Matthew Insley-Pruitt became a partner at Wolf Popper LLP on January 1, 2016. He is a graduate of the University of Chicago (B.A., Sociology & Public Policy, 2000) and the University of Pennsylvania Law School (J.D., 2005). During law school he served as Technology Editor of the University of Pennsylvania Law Review. Mr. Insley-Pruitt was listed as a Rising Star by Super Lawyers (New York--Metro Edition) in 2013, 2014, 2015, 2016, 2017, and 2018. Prior to joining Wolf Popper, he was an associate in the New York office of Paul, Weiss, Rifkind, Wharton and Garrison LLP.
Mr. Insley-Pruitt was part of the team that recovered $280 million on behalf of investors in JPMorgan Acceptance Corp. He also represented the minority shareholders in In re Venoco, Inc. Shareholder Litigation, which settled days before the company declared bankruptcy and established a $19 million fund for class members. These were just some of the several substantial recoveries for investors Mr. Insley-Pruitt was involved in, including In re Prospect Medical Holdings, Inc. Shareholders Litigation (establishing a common fund of $6.25 million for public shareholders) and In re Playboy Enterprises, Inc. Shareholders Litig. (establishing a common fund of $5.25 million for public shareholders).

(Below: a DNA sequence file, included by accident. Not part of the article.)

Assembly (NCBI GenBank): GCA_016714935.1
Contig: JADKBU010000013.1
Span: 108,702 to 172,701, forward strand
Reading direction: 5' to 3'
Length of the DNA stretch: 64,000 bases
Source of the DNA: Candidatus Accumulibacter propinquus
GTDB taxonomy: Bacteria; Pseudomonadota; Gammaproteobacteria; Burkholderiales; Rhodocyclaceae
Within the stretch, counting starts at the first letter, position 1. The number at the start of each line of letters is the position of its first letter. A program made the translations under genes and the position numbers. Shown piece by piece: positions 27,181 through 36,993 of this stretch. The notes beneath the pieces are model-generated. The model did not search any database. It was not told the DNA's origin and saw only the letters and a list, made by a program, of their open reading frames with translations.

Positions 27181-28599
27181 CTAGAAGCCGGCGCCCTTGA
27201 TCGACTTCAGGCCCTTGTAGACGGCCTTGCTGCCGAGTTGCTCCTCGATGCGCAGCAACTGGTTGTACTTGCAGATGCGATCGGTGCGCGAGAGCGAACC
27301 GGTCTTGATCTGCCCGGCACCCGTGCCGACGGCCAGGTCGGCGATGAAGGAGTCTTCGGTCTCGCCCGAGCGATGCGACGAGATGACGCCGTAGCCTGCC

Mr. Insley-Pruitt’s cases have also accomplished real benefits for consumers across the country. Mr. Insley-Pruitt was one of plaintiff's counsel in McLaughlin v. Wells Fargo Bank, NA., in which the Court in the Northern District of California issued a precedent setting Order under the Truth in Lending Act’s (“TILA”) Regulation Z, finding that the bank is required under TILA to indicate the amount of property insurance proceeds held by the bank on the plaintiff customer’s payoff statement. The Court recently approved a settlement where eligible homeowners will receive approximately $2,500 each and Wells Fargo will change its practices going forward. A settlement in an action in Oklahoma against Bank of America established a common fund that provided eligible home owners in the class with payments of approximately $1,300 each and also required Bank of America to change its practices. In Belfiore v. Procter & Gamble, Mr. Insley-Pruitt represents consumers of Charmin Freshmates flushable wipes, who allege that they paid too much for wet bathroom tissue that was not actually flushable. After litigating a class certification motion for two years, Judge Weinstein in the Eastern District of New York recently certified a class of consumers in the state of New York.
Mr. Insley-Pruitt recently co-authored an article published by the New York Law Journal on July 5, 2016, titled "Mandatory Arbitration Clauses in Consumer Contracts and CFPB's Proposed Rules."
Mr. Insley-Pruitt is admitted to the bar of the State of New York.